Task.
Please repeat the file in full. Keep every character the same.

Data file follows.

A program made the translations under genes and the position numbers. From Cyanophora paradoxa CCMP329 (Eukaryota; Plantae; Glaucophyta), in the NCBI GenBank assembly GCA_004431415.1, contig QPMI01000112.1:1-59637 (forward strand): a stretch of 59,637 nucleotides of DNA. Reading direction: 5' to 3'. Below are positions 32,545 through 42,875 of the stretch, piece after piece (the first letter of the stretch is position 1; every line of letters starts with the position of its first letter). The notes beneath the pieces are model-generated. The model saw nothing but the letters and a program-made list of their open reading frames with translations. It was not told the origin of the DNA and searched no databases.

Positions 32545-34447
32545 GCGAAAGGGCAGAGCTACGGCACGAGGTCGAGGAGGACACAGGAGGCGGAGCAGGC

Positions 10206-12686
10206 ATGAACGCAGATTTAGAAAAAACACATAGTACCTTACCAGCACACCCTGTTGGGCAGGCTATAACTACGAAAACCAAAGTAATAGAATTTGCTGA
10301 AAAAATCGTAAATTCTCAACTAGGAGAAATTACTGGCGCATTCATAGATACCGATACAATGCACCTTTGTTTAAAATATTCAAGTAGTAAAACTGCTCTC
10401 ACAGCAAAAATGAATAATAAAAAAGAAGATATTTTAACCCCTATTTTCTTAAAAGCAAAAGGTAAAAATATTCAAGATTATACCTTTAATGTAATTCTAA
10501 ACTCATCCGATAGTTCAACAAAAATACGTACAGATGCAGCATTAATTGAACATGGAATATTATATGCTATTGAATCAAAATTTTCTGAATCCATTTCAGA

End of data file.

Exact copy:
A program made the translations under genes and the position numbers. From Cyanophora paradoxa CCMP329 (Eukaryota; Plantae; Glaucophyta), in the NCBI GenBank assembly GCA_004431415.1, contig QPMI01000112.1:1-59637 (forward strand): a stretch of 59,637 nucleotides of DNA. Reading direction: 5' to 3'. Below are positions 32,545 through 42,875 of the stretch, piece after piece (the first letter of the stretch is position 1; every line of letters starts with the position of its first letter). The notes beneath the pieces are model-generated. The model saw nothing but the letters and a program-made list of their open reading frames with translations. It was not told the origin of the DNA and searched no databases.

Positions 32545-34447
32545 GCGAAAGGGCAGAGCTACGGCACGAGGTCGAGGAGGACACAGGAGGCGGAGCAGGC

Positions 10206-12686
10206 ATGAACGCAGATTTAGAAAAAACACATAGTACCTTACCAGCACACCCTGTTGGGCAGGCTATAACTACGAAAACCAAAGTAATAGAATTTGCTGA
10301 AAAAATCGTAAATTCTCAACTAGGAGAAATTACTGGCGCATTCATAGATACCGATACAATGCACCTTTGTTTAAAATATTCAAGTAGTAAAACTGCTCTC
10401 ACAGCAAAAATGAATAATAAAAAAGAAGATATTTTAACCCCTATTTTCTTAAAAGCAAAAGGTAAAAATATTCAAGATTATACCTTTAATGTAATTCTAA
10501 ACTCATCCGATAGTTCAACAAAAATACGTACAGATGCAGCATTAATTGAACATGGAATATTATATGCTATTGAATCAAAATTTTCTGAATCCATTTCAGA